New Year Employment Law Predictions For 2013

January 2013Alerts Labor and Employment Alert

1. Greater Focus on Security. Per statistics compiled by the United States Occupational Safety and Health administration, homicide is the leading cause of death for women in the workplace. In the wake of a year that has been rocked by gun violence, employers will re-evaluate their security measures; ensure that they have violence preparedness plans; and train their employees on their violence in the workplace policies.

2. Further Crackdown by the DOL on the Misclassification of Independent Contractors. Through its Misclassification Initiative , the United States Department of Labor (DOL) has intensified its focus on whether employees are misclassified as independent contractors, and employers should expect those efforts to continue in 2013. In its 2013 Budget , the DOL has requested $14 million to combat misclassification, including $10 million for grants to states to identify misclassification and recover unpaid taxes and $4 million for investigators at the Wage and Hour Division.

3. Continued EEOC Focus on Hiring and Disability Issues. In its Draft Strategic Enforcement Plan released in September 2012 (and not finalized as of this writing), the Equal Employment Opportunity Commission (EEOC) prioritized eliminating systemic barriers in recruitment and hiring, including barriers faced by racial and ethnic minorities, older workers, women and people with disabilities. The EEOC also identified ADA Amendments Act issues, particularly coverage issues, and the proper application of ADA defenses, such as undue hardship, direct threat and business necessity, as among the emerging issues that it will target. In 2013, employers should expect to see more suits filed by the EEOC alleging discriminatory hiring and disability discrimination.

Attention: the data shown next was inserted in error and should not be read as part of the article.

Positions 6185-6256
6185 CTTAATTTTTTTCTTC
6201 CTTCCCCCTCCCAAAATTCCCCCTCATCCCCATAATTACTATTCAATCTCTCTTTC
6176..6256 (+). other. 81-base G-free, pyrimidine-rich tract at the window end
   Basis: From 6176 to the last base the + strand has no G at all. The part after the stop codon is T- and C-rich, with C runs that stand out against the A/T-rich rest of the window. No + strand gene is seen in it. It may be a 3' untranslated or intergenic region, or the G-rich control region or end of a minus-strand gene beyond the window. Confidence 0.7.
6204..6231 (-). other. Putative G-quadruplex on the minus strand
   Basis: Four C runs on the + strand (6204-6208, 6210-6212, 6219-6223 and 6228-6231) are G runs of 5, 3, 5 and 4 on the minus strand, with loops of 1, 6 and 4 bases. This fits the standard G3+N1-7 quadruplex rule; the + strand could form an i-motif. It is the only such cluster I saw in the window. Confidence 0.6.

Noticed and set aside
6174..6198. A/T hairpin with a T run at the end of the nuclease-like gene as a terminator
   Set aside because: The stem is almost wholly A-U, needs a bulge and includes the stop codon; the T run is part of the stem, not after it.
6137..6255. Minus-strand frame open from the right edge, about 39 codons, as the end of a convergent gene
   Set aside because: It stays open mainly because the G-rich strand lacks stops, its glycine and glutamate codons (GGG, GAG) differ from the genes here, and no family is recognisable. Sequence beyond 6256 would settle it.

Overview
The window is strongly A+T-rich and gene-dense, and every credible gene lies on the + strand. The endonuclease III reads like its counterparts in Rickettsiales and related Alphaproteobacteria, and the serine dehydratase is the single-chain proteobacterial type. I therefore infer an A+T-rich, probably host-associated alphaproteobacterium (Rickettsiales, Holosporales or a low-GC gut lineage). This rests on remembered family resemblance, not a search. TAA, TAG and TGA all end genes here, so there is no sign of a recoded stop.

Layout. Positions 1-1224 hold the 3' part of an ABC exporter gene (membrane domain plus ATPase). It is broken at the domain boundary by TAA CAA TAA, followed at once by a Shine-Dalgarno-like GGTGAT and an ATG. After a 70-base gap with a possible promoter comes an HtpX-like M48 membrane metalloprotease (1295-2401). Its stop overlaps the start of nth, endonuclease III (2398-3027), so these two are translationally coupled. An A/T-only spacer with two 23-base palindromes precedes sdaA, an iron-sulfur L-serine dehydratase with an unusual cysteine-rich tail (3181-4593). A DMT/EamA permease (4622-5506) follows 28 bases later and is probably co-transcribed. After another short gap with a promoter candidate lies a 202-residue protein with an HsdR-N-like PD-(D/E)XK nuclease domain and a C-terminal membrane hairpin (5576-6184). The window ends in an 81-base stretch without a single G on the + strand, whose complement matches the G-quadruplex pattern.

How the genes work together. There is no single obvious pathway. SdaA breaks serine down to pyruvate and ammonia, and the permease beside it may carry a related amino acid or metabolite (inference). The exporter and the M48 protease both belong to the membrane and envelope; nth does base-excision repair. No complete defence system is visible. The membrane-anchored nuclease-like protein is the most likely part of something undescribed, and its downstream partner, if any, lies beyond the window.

4. Efforts To Increase the Federal Minimum Wage. With seven states increasing their minimum wage rates effective January 1, 2013, employers should expect further efforts to increase the federal minimum wage from the current level of $7.25 to closer to $8.00.

5. Increased Abuse of Social Media by Employees. The National Labor Relations Board is continuing to hold that certain social media posts by employees constitute protected activity under the National Labor Relations Act, even when those posts are only marginally related to working conditions or wages. Employers will continue to see abuse of their social media policies and will need to ensure that those policies are sufficiently tailored to protect them from disparagement and the release of confidential information by current or former employees while not treading on any Section 7 rights.

If you have any questions about how these developments may impact your company, please contact Catherine T. Barbieri.